Are the people who pay for goods and services "Customers," "Patients," "Students," "Residents," or "Guests?"
Are the people working in an organization "Associates," "Team Members," "Partners," "Employees or "Cast Members"?
The debate about how to best address customers and employees consumes valuable time, energy and money in many organizations. Yet, merely changing nouns or verbs won't ensure a culture dedicated to world class customer service or create a motivated and engaged workforce.
Equally preposterous is the notion that simply slapping a fresh coat of paint on a dilapidated, run-down house will bring it up to code. Just as paint won't improve the structural integrity of a building, expertly designed training interventions and clever words for customers and employees have no value without leadership support. These organizations face more onerous issues.
Assessing and clarifying organizational values is a precursor to future improvement. Let's start with the fundamental value of trust.
Picture the following scenario in front of "its' a small world" at Disneyland:
Timothy, a custodial cast member, is scurrying about sweeping up trash when he hears the child crying. Making his way through the guests converging on source of this commotion, Timothy sees the problem. A small boy, melting down in tears, is focused on the ground, stomping his feet in anger. The empty popcorn box and scattered kernels tell the story. Making matters worse is the boy's father, scolding the boy for his carelessness. This is definitely not "The Happiest Place on Earth" for the boy, his father, nor for the scores of guests watching the scene unfold.
Within moments, Timothy appears next to the boy, kneels down and says, "I'm sorry about your popcorn." Instantaneously, two things happen: dad stops yelling and the child, almost startled by the question, nods his head and stops wailing. Continuing, Timothy says, "Mickey Mouse told me he saw you drop your popcorn and knows you're really sad right now." Pausing for a moment to let this message sink in, Timothy continues, "And Mickey Mouse wants to know if you would like this big, fresh box of popcorn."
Miraculously, a box of popcorn appears from behind Timothy's back.
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"Profound" doesn't come close to describing the impact of this interaction on the child, his father, and the many guests who've gathered. Timothy is equally buoyed by the interaction.
Unfortunately, some organizations seem determined to undermine employee trust, morale, creativity and effectiveness—up and down the hierarchical chain of command—with restrictive policies. Far too many organizations spend more time worrying about "the cost of the popcorn" than creating a culture promoting staff unity and morale.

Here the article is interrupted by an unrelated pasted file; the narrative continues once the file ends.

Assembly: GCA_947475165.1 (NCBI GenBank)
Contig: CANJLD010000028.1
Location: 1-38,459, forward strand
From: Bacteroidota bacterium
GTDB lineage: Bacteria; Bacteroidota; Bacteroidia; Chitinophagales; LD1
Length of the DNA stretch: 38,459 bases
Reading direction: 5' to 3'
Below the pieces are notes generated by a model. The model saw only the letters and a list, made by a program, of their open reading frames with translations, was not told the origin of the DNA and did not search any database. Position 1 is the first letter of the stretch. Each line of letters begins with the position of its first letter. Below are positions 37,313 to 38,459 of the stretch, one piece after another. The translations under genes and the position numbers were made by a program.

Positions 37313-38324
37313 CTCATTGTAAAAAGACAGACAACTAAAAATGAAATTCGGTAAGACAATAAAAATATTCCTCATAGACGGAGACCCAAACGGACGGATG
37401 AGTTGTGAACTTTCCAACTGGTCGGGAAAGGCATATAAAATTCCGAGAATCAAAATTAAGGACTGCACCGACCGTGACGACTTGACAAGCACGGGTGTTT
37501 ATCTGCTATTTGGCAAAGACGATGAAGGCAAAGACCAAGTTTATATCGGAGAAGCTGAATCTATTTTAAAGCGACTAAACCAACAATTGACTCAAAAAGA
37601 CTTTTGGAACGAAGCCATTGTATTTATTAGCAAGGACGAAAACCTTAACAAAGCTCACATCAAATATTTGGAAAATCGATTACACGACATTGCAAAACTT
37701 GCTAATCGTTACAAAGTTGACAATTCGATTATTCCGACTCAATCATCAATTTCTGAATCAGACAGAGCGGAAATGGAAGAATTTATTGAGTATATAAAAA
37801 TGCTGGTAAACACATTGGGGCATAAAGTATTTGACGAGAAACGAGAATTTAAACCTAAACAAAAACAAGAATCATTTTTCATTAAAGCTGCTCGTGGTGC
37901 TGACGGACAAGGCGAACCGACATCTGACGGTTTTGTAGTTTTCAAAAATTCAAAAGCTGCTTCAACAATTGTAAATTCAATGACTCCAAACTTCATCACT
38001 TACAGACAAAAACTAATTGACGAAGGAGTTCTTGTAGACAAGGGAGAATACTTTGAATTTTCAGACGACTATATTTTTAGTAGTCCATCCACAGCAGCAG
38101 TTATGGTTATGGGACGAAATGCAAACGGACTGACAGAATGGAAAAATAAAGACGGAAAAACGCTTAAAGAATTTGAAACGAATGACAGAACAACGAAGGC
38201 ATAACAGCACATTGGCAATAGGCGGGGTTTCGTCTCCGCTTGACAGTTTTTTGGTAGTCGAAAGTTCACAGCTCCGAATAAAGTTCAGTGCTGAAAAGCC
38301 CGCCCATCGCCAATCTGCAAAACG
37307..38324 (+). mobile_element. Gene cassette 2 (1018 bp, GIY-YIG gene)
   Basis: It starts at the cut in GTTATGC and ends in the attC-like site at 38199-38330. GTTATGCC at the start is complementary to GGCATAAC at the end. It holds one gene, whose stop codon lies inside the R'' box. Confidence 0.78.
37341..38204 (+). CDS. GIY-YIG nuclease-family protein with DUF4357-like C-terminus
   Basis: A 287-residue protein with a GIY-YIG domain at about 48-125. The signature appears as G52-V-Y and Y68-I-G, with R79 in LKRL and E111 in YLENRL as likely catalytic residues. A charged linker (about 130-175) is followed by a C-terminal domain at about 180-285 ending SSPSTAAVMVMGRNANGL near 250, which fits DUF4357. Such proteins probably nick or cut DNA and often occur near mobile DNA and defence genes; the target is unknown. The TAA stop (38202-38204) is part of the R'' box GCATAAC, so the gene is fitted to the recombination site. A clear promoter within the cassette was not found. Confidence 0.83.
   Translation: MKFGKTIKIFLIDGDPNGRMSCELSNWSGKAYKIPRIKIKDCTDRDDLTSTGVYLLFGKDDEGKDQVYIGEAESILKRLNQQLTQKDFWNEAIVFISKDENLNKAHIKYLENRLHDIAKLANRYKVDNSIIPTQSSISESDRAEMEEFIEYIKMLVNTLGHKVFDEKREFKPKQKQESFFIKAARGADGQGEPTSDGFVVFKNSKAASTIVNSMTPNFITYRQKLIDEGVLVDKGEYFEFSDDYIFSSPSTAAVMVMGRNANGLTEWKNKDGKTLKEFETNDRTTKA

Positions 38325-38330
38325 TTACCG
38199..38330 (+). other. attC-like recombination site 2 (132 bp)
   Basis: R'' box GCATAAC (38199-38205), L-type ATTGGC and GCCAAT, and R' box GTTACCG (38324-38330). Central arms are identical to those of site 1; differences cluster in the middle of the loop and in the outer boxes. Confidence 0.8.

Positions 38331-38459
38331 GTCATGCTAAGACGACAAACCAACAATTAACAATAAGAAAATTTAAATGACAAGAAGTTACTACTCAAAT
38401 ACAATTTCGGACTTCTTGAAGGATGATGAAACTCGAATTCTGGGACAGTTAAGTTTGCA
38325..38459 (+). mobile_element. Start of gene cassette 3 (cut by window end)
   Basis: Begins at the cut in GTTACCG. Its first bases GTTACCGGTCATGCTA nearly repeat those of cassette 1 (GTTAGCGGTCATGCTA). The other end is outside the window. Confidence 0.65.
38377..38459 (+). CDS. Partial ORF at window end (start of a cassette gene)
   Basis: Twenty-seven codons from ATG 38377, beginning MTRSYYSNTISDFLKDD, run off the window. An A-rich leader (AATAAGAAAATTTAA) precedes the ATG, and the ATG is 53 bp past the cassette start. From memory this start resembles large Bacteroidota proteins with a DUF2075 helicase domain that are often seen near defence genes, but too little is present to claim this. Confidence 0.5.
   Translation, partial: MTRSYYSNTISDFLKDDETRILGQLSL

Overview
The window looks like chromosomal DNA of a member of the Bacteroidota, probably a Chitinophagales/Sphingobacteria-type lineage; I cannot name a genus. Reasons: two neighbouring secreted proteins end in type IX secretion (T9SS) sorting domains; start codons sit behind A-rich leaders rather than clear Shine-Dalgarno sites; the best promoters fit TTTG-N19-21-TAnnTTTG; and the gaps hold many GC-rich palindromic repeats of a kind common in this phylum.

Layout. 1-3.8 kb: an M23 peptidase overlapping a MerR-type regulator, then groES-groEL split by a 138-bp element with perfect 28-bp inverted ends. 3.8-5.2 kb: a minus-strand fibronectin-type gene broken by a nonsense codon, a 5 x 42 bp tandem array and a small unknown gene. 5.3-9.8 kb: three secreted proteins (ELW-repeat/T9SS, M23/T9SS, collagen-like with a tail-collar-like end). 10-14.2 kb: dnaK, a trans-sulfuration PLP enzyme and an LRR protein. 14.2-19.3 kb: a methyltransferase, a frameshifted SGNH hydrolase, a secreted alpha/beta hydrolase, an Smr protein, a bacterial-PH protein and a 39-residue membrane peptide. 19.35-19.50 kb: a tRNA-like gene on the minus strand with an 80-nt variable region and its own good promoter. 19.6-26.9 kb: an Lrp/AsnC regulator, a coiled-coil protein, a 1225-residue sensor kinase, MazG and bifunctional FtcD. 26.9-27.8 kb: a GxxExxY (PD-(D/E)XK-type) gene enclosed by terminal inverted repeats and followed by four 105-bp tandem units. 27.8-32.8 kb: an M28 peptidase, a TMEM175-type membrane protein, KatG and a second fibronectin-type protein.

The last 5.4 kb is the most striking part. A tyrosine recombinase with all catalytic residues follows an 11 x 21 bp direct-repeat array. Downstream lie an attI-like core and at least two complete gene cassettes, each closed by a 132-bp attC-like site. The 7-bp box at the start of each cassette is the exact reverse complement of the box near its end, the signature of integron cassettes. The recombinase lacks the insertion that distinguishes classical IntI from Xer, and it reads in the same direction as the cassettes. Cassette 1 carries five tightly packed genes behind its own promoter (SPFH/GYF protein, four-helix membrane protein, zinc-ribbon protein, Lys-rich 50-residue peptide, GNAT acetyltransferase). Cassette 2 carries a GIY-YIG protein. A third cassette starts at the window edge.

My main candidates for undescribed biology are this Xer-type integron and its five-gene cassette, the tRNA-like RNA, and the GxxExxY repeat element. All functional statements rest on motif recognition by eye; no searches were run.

Handing out free stuff is certainly not the answer to every problem. The organization that constantly rectifies problems by doling out free goods and services ("comping") is likely plagued by more fundamental issues. Yet, companies with the best products and tightest service standards must prepare for eventual customer complaints and requests. Too few are well prepared. "I'll have to ask my supervisor," reflects the sad state of organizational health for legions of employees and their disgruntled customers:
- •Potential problems are not discussed.
- •Resolution strategies are not considered.
- •Employees aren't trusted.
Those managing the Disney University and their counterparts running Operations at theme parks and resorts relentlessly consider potential problems and their resolution. "What do we do when operations don't go 'according to the script'?" Managers and cast members constantly assess, and even role-play, guest problems and resolution strategies.
The cost to Disney of a box of popcorn is mere pennies, yet the message conveyed to guests and cast members is worth the weight of the popcorn, in gold:
- •Actions speak louder than words. "We care about your happiness."
- •Trust. Empowered cast members solve most commonly occurring problems.
Popcorn empowerment embodies an organizational culture crafted carefully and methodically. Timothy's problem-solving strategy is but one example of creating a culture dedicated to a culture of trust and service excellence … not focused on "slapping a coat of paint" on problems.
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Excerpt from "Disney U: How Disney University Develops the World's Most Engaged, Loyal and Customer-Centric Employees," written by, Doug Lipp, Published by McGraw-Hill Professional.